Any Questions #516: "Changing Seasons"
Last week's challenge
Start with the phrase THREE PLUS TWO. Drop one letter and you can rearrange the result to spell a seven-letter word for things golfers use and a four-letter word for what they might be close to when they use them. What are the words?
Answer: If you drop the W, you can spell PUTTERS and HOLE.
THIS WEEK'S CATEGORY: “SEASONS CHANGE”
On-air questions: Sad news to report tonight. Summer is officially over. Fall began on Wednesday, and lasts until an even worse outcome, the onset of winter December 21. In honor of this September milestone, today we’ll change seasons ourselves. I’ll give you a clue, and you change one letter from one of the four seasons to come with the right answer.
1. Describing its title character — a woman who moves to the Midwest in the 1800s to join a widower and his two children — which of two adjectives attached to Sarah, from an award-winning children’s book of 1985, fits our show tonight?
2. Unable to travel to Stockholm to deliver his Nobel lecture after winning the 2005 honor for literature, what British playwright of works like “The Birthday Party” and “Betrayal” presented a video recorded message instead titled “Art, Truth and Politics,” just three years before his death?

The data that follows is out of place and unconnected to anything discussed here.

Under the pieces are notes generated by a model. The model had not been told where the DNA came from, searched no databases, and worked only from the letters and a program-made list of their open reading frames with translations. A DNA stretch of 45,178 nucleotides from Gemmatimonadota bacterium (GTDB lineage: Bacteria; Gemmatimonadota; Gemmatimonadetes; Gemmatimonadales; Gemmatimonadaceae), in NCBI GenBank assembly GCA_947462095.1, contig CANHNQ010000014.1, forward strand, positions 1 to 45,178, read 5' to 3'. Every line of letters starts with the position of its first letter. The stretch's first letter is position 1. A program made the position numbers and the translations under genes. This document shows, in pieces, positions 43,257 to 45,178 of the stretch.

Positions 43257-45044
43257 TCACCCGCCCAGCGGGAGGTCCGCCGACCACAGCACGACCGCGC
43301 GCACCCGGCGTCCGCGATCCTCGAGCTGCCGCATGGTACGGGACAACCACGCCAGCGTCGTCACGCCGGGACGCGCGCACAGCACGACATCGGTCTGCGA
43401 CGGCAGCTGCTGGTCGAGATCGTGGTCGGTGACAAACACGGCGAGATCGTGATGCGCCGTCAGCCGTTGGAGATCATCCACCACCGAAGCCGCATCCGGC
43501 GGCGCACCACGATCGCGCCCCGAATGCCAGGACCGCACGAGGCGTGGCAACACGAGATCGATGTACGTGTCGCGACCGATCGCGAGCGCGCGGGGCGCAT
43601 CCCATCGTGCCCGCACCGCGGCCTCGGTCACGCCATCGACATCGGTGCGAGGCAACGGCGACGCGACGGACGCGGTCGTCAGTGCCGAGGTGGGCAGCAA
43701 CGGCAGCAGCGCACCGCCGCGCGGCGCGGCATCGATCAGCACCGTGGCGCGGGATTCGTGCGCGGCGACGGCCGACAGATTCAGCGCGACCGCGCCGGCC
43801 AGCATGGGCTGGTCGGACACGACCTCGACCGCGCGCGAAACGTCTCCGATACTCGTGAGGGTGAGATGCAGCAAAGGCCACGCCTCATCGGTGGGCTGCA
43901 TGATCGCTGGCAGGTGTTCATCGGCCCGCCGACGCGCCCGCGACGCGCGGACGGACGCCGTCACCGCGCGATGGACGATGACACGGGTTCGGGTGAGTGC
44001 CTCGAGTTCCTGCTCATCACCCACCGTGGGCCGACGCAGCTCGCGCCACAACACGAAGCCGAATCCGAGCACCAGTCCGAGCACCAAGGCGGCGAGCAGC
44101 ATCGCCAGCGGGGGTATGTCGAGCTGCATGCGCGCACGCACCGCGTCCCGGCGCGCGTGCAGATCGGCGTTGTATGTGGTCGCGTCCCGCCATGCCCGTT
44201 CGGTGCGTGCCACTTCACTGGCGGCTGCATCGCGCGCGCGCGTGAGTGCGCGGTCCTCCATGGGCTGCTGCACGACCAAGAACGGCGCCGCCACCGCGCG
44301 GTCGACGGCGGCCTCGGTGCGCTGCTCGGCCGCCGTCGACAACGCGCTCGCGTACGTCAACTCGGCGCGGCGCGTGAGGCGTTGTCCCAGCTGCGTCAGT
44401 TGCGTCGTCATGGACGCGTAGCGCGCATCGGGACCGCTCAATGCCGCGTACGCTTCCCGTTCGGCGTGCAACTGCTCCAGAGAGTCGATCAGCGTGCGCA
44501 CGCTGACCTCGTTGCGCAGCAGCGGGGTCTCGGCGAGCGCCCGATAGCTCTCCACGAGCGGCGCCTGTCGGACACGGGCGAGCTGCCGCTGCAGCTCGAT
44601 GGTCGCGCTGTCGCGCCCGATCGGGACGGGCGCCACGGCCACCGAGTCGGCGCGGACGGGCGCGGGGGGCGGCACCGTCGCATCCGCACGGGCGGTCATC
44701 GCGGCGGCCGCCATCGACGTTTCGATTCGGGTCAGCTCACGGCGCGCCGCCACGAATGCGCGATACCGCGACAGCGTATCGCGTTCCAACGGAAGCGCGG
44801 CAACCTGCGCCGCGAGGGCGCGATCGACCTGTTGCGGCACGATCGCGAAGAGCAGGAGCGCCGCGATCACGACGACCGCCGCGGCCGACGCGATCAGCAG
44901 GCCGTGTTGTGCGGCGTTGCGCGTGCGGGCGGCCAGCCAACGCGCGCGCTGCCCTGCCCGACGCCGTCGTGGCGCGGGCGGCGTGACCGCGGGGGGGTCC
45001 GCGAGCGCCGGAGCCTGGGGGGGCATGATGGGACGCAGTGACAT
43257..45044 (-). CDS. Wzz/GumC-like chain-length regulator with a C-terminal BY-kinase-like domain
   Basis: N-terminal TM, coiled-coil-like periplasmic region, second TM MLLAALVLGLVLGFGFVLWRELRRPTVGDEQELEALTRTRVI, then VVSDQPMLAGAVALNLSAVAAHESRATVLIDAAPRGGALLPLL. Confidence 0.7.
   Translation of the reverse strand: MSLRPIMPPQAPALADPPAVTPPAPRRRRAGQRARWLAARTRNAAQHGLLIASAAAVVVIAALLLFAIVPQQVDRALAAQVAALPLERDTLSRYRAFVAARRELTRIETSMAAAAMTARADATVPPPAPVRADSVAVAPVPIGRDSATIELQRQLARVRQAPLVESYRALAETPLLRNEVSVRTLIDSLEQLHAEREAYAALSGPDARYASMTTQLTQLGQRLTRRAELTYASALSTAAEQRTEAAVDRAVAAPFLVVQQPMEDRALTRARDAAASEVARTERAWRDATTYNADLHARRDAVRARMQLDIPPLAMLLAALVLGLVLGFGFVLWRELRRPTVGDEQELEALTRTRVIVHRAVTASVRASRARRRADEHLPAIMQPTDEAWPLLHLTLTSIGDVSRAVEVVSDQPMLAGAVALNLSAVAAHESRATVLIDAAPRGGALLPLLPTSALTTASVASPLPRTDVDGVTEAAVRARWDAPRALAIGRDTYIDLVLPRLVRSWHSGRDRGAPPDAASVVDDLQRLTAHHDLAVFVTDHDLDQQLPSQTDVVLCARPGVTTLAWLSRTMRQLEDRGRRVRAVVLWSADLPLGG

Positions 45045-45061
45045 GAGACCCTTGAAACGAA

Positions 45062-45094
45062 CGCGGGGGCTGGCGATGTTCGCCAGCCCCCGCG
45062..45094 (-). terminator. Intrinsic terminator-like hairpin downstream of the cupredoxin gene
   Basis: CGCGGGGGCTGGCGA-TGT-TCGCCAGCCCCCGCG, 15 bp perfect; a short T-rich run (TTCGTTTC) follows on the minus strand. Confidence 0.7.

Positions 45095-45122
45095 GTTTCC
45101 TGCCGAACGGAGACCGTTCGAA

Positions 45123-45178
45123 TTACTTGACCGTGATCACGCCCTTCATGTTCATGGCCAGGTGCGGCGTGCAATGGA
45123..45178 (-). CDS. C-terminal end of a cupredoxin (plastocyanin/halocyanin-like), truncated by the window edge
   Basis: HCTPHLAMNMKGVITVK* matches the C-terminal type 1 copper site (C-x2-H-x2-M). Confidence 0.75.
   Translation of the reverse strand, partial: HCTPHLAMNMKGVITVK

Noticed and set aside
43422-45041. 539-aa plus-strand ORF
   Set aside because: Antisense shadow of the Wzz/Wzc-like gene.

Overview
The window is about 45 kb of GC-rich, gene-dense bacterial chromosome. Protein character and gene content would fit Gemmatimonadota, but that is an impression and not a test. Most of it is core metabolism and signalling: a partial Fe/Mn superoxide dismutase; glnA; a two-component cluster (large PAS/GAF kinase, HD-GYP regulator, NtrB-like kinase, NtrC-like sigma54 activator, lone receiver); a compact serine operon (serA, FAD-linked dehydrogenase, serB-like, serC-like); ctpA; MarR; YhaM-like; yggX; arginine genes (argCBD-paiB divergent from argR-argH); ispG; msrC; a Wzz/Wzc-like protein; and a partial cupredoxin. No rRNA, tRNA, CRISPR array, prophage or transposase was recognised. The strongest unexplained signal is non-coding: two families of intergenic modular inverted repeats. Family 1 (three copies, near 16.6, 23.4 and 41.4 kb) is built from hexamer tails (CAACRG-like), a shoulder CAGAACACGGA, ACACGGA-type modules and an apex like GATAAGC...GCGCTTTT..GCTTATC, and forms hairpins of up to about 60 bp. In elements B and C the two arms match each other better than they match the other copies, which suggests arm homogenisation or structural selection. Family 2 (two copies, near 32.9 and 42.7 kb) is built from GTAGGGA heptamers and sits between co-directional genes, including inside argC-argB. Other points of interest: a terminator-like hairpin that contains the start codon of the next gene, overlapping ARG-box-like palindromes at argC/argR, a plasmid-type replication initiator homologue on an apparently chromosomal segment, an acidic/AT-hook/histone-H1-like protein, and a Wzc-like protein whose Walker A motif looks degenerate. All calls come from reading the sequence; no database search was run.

3. Now available from GMC as an electric SUV, what type of vehicle made its civilian debut in 1992, about a decade after American Motors subsidiary AM General won a $1.2 billion contract to develop a high-mobility multipurpose wheeled vehicle?
4. In an 1886 New York Times article titled “Odd Southernisms: A Few Examples of Quaint Sayings in South Carolina,” the author calls what word “one of the most ridiculous of all the Southernisms I can call to mind” and says it really should be abbreviated?
5. What last name does the second generation of an acting dynasty whose matriarch has nine more Oscar nominations than the person with the second-most go by?
This week's challenge
Start with the phrase AUTUMN BEGINS. Rearrange the letters and you can spell a spice associated with this time of year and a figure from mythology. What are the words?
1. Tall (A film adaption featured Glenn Close and Christopher Walken)
2. Harold Pinter (Pinter’s Times obituary said he captured the “anxiety and ambiguity of life in the second half of the 20th century with terse, hypnotic dialogue filled with gaping pauses and the prospect of imminent violence”)
4. Y’all (According to a 2015 Salon article, there is a theory that the word may actually come Scots-Irish “ye aw”)